In 2006, Warren Buffett announced he would contribute most of his then-estimated $44 billion fortune to a number of philanthropic efforts. While he made his most prominent commitment to the Bill and Melinda Gates Foundation, he also made substantial pledges to the four foundations controlled by his children: NoVo, the Sherwood Foundation, the Howard G. Buffett Foundation and the Susan Thompson Buffett Foundation. And in 2010, he and Bill Gates launched the Giving Pledge, asking billionaires to commit to donating at least half of their wealth to charities.

In 2019, Buffett’s annual gift from his Berkshire holdings to the five foundations was valued at $3.6 billion. Peter Buffett writes that because NoVo’s resources are drawn from “a pledge of stock, what we’re able to accomplish in any given year is based entirely on market fluctuations.” NoVo moves money not based on a large endowment—a lump sum set aside from the Buffett fortune—but this annual pledge. (IP Editor David Callahan tweeted on this point, highlighting Warren Buffett’s role in NoVo’s current situation, and Peter Buffett briefly weighed in. We reached out to NoVo, but it declined to contribute.)

As many in the field have noted, NoVo has been a generous and groundbreaking ally for years. It could very well be facing a crunch in cash flow during this downturn. But the extent of the wealth still at play here is notable, especially compared to grantee populations at heightened risk during this time. NoVo’s changes could have huge implications.

In 2013, NCRP awarded NoVo an Impact Award because its “generous support for movement work, especially [by] and for black women and girls, has been unique,” NCRP President and CEO Aaron Dorfman said. “If it is true that they are backing away from that commitment, then that would have a huge negative impact on the sector and on communities across the country.” Dorfman also says NoVo’s “lack of clear, proactive communication” with grantees surrounding these shifts is “disruptive, deeply concerning, and certainly doesn’t fit at all with best philanthropic practices or, quite frankly, even common courtesy.”

An individual in a leadership position with an international funding organization who asked to remain anonymous said NoVo has “transformed the landscape of funding for adolescent girls.” They describe the recent announcement as “deeply worrying,” saying it “could not come at a more challenging moment,” referencing the pandemic. “Adolescent girls, their allies, and the organizations committed to them are heartbroken, stunned and scrambling to find ways of not collapsing.”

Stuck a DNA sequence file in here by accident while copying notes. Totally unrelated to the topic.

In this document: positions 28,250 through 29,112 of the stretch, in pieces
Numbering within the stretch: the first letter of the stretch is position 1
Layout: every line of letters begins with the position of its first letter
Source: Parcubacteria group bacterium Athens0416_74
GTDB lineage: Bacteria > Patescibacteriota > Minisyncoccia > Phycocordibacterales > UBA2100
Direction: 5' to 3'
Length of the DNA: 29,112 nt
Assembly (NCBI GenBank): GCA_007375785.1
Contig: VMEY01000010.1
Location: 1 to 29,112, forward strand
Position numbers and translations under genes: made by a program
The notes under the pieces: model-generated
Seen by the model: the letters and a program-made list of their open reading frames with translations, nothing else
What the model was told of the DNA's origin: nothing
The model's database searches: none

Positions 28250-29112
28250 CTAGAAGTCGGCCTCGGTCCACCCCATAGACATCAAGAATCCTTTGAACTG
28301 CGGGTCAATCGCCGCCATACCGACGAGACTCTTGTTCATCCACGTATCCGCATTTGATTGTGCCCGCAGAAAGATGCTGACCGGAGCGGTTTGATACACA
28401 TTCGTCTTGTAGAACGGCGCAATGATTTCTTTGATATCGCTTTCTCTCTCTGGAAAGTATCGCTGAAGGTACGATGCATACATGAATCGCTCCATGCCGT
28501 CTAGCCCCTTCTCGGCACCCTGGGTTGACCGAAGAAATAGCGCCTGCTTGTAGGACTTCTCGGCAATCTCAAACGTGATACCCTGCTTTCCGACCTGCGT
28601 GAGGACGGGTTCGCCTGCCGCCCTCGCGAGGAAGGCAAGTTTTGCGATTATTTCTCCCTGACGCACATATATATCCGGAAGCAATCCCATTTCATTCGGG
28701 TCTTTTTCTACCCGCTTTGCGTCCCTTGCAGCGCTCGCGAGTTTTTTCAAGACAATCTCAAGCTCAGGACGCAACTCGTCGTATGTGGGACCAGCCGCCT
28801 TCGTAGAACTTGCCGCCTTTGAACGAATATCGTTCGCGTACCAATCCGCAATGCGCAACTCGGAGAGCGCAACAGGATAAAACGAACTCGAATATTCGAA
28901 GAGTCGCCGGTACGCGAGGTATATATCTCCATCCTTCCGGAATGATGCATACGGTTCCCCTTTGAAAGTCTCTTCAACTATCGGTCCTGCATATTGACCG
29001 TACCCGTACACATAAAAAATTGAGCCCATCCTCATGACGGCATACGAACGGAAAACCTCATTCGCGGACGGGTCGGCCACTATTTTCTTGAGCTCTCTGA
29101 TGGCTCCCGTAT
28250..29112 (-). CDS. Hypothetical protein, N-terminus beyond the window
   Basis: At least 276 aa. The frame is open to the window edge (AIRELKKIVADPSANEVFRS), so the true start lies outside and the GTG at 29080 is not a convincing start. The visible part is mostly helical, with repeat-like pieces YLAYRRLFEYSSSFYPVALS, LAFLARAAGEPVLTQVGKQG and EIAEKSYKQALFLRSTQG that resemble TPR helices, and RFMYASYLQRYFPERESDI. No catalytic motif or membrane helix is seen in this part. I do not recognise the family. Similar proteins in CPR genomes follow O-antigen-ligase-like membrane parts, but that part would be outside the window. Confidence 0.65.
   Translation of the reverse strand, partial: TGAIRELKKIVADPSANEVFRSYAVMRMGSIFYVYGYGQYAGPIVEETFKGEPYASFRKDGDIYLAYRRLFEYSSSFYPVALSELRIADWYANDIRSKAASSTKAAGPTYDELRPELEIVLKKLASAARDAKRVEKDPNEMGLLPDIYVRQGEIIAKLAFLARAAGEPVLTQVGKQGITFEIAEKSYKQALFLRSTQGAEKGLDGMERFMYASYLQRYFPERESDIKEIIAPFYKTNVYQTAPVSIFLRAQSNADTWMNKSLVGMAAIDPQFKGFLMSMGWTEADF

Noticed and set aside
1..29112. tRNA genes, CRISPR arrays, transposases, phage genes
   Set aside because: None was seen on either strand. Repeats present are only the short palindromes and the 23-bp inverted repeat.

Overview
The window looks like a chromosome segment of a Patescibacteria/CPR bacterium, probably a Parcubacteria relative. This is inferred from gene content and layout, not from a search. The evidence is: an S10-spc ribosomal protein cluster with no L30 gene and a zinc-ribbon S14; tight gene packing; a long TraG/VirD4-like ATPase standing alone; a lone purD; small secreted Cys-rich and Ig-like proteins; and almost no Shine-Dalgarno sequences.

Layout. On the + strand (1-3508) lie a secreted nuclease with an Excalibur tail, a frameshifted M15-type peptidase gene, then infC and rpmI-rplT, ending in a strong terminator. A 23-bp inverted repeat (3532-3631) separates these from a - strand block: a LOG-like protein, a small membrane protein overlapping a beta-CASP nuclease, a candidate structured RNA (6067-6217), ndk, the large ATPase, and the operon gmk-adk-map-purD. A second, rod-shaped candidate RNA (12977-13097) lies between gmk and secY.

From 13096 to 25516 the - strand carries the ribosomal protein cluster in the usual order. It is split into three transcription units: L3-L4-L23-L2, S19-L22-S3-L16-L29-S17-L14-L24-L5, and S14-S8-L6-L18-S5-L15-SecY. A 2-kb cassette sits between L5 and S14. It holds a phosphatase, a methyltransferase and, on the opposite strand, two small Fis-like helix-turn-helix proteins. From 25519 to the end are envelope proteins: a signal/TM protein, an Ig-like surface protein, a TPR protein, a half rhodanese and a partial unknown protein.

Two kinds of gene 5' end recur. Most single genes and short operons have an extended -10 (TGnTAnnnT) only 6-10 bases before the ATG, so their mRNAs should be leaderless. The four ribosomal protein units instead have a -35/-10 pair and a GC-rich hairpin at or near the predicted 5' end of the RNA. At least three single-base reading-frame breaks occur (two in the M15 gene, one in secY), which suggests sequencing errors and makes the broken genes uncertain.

Alicia Sanchez Gill, director of the Emergent Fund, a 2018 NoVo grantee, has been tweeting a critique of NoVo’s recent news, calling its decision during an economic downturn “reprehensible.” She says NoVo is “doing literally the opposite of what all equitable, trust-based, decolonizing philanthropic practices tell us is right in this moment of crisis, by divesting from the lives and safety of women, girls and GNC youth of color, while whitesplaining the stock market… I’m no expert, but I hear, ‘We are making a choice to maintain our wealth, rather than move money.’”

A few other interesting notes from Peter Buffett’s blog post: He says that NoVo carried out much of its past funding “in the dedicated belief that other foundations and individuals would join us,” and that while anti-patriarchy funding has increased, it remains “woefully underfunded.” This seems to suggest that the philanthropic sphere has not met NoVo’s expectations.

Another section of the post seems to suggest that, while grantmaking continues, the Buffetts’ dreams may have lost steam. “It started to become much more clear to us that our aspiration to foster conditions for a balanced, loving world could not live inside a system built on hierarchy and violence… we’ve learned that to fight this system is to join this system.” But at the end of the post, he says they will carry on funding, “because we believe in the power of our partners’ work and [that], specifically in these times, more funders will come to understand the necessity of this work continuing into the future.”

Yifat Susskind, executive director of MADRE, a current NoVo grantee, says the coronavirus and climate change crises show “the kind of grantmaking that [NoVo] has stood for is more needed than ever; large, multi-year, flexible grants enacted with a commitment to a global feminist perspective… It’s a loss for social justice to see this apparent shift.” She adds that this “is the nature of private philanthropy. Donors have the prerogative to change course quickly. It’s a major vulnerability of the nonprofit sector that we haven’t really solved for.”